Ayyyyy! Es Muy Bueno! Review

Mike Reilly
Winning Eleven 7 Info


  • Sports


  • 1 - 8


  • Konami


  • Konami

Release Date

  • 01/01/1970
  • Out Now


  • PS2


Ayyyyy! Es Muy Bueno!

America: Land of the Bear Claw with Coffee, the 9 to 5, the Freedom Fry and the dubiously named sport of football. Since the advent of organized sports, Americans have always regarded soccer as a Big Mac with no cheese — not worth paying for. Well, it’s time to trade in that Whopper for a nice, fat helping of rice and beans because Winning Eleven 7 will show you why the rest of Earth watches Futbol‘and loves it.

The multiple game modes in WE 7 take you from wearing jammies with little footballs on them to Pele in a Stealth Suit. Training Mode includes an effective Beginner’s Tutorial as well as Challenge Training, which contains numerous shooting, passing, and dribbling drills that all play like great mini-games in their own right. Have fun while you learn: what a concept! Match Mode allows quick start Exhibitions for practicing your new slick skills or Two-player games. League Mode is your essential round robin Tournament and Cup Mode is where teams compete for new flashy trophies to woo the Brazilian ladies.

These are all fine and dandy, but it’s the Master League Cup where the simulation and customization aspects of WE 7 really shine. Apart from the vast array of selectable countries in the other modes, Master League Mode lets you choose from 64 lesser provinces, choose their flag from loads of designs, and change the flag and team uniform colors. You can then acquire and train young talent or trade your players with other teams, weighing their skills and their salaries against your team’s needs. Assemble the best team you can and lead them through the higher divisions all the way to the championships.

Still lacking a license to feature real players, Konami more than compensates by striking the perfect balance between arcade and simulation gameplay while keeping it realistic and true to the sport’s spirit. Direct and lob passes, shots, and headers can be done with a touch of a button. The controls are simple enough to allow you to jump right in and play, get addicted, and then dig deeper into the instruction manual to master the finer controls of the game, which are plentiful.

Organizing team-wide attacks to the opposition’s goal and splitting the defense through some tight passing is the name of the game. However, a PhD in Analog Stick Tilting can dribble and feint his way past numerous defenders and pass across the field to his man in the goalie’s box to go for a header. Defensive slides and tackles are tight and fouls are entirely believable, due to the collision detection being so accurate.

The player who wants to be the Michael Jordan of soccer will be trounced, while the team player has a much better chance of success. Though soccer is very much a team game, it’s amazing how much a midfield steal can lead you to either thrust your fist in the air or choose a target to hit. The gameplay balance is, in a word, masterful.

There are multiple, well-placed control assists dependant upon your player’s situation. For example, in the case where the opposing team has the ball deep in your goal box, a quick tap of the pass button will clear that ball straight out of the danger zone. However, after a couple of matches, you’ll wonder why you just got flabbier.

The only reason you may consider putting the controller down and physically running a lap for change is the tough default A.I. Initially, the game can get frustrating; you’ll play a stellar game but lose focus for twenty seconds and let that bogie juke your defense to score on your head. All that will be worthwhile, though, when you chalk up your first goal, even if it only leads to a tie. WE 7 demands your full attention throughout any match, which is what soccer is really all about.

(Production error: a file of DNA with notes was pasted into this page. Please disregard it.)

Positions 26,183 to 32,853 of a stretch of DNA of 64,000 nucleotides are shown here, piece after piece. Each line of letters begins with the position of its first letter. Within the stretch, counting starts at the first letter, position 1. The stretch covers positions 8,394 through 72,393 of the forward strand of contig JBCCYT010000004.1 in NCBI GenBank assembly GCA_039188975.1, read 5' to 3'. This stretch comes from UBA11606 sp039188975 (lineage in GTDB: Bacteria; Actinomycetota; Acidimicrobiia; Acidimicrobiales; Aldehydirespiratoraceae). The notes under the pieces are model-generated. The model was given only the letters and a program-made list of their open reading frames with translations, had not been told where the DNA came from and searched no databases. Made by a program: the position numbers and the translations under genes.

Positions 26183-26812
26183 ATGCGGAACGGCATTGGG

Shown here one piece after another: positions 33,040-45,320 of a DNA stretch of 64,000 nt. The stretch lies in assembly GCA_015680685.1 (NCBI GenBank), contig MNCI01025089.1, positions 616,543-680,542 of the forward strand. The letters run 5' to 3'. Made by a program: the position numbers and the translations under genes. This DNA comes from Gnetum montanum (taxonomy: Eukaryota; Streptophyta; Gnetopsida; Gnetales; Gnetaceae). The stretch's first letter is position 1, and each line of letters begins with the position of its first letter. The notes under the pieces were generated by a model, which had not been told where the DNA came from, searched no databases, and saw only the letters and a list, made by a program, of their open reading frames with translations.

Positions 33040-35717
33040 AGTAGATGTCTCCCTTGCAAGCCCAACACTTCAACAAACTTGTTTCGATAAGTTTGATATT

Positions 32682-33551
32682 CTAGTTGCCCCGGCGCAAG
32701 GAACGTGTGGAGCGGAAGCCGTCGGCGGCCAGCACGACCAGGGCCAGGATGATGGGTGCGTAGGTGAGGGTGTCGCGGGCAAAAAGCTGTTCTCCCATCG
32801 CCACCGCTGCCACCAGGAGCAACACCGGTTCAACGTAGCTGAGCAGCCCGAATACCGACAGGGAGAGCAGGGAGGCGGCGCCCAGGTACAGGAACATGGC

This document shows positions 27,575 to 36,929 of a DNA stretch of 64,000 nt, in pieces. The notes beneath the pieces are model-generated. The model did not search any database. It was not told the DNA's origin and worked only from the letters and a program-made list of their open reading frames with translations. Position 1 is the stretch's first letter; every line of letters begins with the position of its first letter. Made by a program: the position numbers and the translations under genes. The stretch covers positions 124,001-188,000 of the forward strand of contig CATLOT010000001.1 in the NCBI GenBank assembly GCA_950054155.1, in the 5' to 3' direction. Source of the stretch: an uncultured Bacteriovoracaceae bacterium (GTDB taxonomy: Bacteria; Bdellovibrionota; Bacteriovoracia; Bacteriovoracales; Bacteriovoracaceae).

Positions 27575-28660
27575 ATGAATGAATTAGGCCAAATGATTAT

The player and field graphics are beautiful. The animations seem to be limitless while being realistic to the ball’s position. Passes can be played off the head, chest, chased down and fielded or trapped in a dribble depending where the pass lands in respect to the player’s orientation. This kind of variability is found throughout any match and keeps them dramatic and memorable. Facial expressions are detailed when the camera zooms in during goal celebrations as the players dive and perform back flips. The menu interface is by and large slick and intuitive. As you get deeper into the menu options, such as in player trading, the menus break down to basic gray boxes favoring function over form. Just smart design through and through.

The stadium sound effects are great and add to the excitement of the match. The crowd cheers whenever a team forms a promising strike against a goal or when a diving save is performed. Unfortunately, this grating electronic music plays during the menus and game highlights shown at halftime and at the match’s end. The same track is played for all the highlights for every match, which is disappointing. The commentators’ match analysis is intelligent, but also gets redundant after three matches or so.

There’s really not much of a comparison between this and EA’s FIFA 2004, as WE 7 trumps it in most major areas. However, if you want to play online, you’ll need to swtich to EA’s team as Konami has not included support for online play. It’s a bit disappointing.

Minor problems notwithstanding, Winning Eleven 7 is the best soccer game available on the market. Deep, intuitive and engaging gameplay, as always, is king. Channel surfing gamers, flipping one by one through their infinite cable streams, may very well keep a soccer game on ‘last channel viewed’ after playing WE 7. And who knows, maybe by Winning Eleven 14, the wee ones playing WE 7 now will end up training and put an end our nation’s embarrassments at the World Cup. Viva!


Unparalleled gameplay
Great animations
Good modes
High difficulty
No online support